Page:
What it means: I’ve never been sure exactly what the point of no return is for an NFL team. Now, I know. It’s 1-5. That’s what the Panthers are and their season is officially over. There are no miracles coming from a team that came into the season with so much promise, but has produced nothing but disappointment. Coupling some key injuries (Ryan Kalil, Jon Beason, Chris Gamble) with a four-game losing streak, the Panthers have the snowball effect going and it’s about to turn into an avalanche. You can go ahead and put general manager Marty Hurney and coach Ron Rivera on the hot seat. Owner Jerry Richardson likes them both, but his patience is wearing very thin because he’s shelled out big-money salaries, but hasn’t had a winning season since 2008.
Don’t blame the officials: Yeah, I know there were three questionable calls or non-calls late in the game. But the Panthers can’t put the blame for this one on anyone else but themselves because they simply didn't make enough plays to win. If they’d played anywhere near their potential at home against a mediocre team, they would have come away with a victory that might have kept their season alive. They didn’t get the job done.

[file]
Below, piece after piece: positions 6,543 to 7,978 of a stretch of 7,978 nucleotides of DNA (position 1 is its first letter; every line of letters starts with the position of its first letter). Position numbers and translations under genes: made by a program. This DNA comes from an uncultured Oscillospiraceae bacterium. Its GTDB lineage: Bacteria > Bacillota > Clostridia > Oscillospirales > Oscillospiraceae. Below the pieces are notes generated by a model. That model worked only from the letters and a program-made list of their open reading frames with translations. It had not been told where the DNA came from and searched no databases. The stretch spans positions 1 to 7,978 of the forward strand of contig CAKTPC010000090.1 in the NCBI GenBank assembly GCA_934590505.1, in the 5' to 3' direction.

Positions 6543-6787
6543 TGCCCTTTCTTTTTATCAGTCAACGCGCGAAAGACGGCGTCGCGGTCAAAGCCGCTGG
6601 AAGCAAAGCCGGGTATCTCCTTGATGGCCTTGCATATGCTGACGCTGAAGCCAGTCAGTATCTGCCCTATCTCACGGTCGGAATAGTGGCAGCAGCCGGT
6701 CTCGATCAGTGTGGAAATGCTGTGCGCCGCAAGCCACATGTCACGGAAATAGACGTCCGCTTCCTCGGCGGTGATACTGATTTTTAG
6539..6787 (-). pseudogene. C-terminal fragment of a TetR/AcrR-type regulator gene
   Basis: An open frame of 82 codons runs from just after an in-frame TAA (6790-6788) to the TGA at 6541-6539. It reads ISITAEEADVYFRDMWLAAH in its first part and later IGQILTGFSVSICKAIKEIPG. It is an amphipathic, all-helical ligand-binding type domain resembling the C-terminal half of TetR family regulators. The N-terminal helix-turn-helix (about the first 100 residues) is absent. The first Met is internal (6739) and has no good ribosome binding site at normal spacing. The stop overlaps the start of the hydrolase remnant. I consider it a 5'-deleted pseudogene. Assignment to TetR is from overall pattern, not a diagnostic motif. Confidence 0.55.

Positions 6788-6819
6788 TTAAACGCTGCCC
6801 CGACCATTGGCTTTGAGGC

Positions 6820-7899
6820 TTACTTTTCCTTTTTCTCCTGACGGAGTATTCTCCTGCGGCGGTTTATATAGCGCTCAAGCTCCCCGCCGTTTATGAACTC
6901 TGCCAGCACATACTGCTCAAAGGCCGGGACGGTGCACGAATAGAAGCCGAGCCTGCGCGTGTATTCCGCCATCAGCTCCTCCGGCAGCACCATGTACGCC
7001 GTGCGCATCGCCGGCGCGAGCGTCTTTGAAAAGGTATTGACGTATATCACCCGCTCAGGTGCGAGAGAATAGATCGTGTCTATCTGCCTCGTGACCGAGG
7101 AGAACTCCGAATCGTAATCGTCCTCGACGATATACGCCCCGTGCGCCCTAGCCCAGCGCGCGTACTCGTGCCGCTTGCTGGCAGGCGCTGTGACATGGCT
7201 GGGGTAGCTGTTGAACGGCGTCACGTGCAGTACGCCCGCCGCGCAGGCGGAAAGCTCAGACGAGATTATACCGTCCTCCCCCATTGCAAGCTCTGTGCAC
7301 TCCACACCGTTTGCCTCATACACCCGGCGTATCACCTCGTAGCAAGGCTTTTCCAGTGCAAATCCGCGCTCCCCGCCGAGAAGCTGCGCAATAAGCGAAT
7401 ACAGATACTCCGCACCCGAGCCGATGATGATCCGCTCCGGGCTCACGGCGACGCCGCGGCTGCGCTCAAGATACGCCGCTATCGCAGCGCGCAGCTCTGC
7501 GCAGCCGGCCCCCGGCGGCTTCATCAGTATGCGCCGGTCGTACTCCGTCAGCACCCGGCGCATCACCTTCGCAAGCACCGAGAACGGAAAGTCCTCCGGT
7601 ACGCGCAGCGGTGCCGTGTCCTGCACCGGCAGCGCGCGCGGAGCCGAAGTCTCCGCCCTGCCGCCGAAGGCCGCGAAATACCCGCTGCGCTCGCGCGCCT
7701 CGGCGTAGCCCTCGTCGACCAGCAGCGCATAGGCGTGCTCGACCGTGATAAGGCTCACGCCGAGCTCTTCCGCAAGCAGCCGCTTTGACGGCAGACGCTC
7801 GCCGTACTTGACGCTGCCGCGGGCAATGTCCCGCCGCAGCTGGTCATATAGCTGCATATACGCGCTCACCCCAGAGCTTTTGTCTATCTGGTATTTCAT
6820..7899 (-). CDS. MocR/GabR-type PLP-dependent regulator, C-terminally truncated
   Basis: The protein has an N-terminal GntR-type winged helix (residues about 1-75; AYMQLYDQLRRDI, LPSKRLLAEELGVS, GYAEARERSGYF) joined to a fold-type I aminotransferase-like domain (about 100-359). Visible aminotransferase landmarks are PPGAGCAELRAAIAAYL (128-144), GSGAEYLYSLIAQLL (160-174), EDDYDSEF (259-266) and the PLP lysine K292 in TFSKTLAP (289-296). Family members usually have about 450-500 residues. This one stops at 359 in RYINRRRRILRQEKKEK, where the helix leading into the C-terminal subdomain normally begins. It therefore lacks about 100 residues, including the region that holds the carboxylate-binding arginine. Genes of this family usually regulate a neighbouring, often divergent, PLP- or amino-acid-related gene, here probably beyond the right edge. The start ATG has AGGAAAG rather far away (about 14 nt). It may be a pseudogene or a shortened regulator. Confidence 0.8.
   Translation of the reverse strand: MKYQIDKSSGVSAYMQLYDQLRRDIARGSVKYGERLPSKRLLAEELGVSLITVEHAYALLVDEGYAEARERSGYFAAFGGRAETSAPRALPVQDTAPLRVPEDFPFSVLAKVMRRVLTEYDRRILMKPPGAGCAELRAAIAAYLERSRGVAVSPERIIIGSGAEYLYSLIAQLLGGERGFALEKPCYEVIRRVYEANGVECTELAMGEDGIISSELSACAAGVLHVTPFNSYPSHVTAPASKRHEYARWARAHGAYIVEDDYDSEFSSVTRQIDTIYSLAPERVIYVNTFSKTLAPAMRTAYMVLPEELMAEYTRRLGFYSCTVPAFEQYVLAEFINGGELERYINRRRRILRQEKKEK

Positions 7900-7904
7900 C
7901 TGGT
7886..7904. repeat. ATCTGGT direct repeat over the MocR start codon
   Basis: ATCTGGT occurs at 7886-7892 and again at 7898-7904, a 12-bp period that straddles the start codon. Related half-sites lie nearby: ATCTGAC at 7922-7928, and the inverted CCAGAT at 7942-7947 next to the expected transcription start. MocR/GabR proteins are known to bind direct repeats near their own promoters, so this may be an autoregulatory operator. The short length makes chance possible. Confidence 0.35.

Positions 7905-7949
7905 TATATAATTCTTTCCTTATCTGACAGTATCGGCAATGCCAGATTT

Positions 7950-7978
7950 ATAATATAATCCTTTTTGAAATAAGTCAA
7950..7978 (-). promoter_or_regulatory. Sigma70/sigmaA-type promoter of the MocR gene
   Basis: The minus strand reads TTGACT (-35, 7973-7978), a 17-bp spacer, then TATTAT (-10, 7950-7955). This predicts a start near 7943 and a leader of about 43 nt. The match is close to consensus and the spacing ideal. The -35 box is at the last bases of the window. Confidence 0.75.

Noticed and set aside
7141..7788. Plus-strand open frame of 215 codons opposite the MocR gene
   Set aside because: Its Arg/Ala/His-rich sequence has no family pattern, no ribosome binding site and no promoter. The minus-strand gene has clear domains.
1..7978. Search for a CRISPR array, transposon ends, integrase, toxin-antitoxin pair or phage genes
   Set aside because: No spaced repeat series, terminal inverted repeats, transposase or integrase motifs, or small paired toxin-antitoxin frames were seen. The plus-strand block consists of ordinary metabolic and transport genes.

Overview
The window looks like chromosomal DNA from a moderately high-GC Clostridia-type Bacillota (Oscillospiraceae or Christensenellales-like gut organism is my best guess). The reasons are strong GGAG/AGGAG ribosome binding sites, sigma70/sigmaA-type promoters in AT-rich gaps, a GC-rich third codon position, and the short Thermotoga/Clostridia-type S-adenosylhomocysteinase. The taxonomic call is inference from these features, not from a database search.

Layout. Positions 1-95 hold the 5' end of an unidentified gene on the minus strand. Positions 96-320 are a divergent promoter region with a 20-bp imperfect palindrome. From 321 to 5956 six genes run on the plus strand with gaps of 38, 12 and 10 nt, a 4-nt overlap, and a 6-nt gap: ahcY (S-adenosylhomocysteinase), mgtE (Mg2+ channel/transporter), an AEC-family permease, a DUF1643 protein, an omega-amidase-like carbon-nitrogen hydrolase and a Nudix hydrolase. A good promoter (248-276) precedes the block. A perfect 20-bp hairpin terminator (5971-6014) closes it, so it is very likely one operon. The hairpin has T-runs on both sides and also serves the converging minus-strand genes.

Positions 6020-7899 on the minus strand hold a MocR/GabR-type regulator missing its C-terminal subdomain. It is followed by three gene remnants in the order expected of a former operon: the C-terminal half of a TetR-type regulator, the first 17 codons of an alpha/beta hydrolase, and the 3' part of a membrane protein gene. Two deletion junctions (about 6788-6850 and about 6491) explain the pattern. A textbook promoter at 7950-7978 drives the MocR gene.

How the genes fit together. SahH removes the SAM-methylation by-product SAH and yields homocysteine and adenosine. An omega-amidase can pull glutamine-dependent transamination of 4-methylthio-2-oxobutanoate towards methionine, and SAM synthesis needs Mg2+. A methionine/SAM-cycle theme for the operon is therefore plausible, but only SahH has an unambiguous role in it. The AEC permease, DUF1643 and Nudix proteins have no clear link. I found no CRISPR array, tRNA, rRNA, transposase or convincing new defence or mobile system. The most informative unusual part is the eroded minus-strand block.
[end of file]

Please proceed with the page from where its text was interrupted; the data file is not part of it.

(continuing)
What happened to the offense? The main reason there was so much excitement about the Panthers coming into the season was because Cam Newton had great statistics as a rookie last season and the Panthers, with coordinator Rob Chudzinski, had the most entertaining offense in franchise history. I know a lot of people are saying other teams have caught on to what Newton does and doesn’t do well. There may be some truth in that. But, more than anything, I see an offensive scheme that’s not nearly as imaginative or daring as it was last season. You must be able to score more than 14 points if you expect to win.
What’s next: The Panthers play at Chicago next Sunday.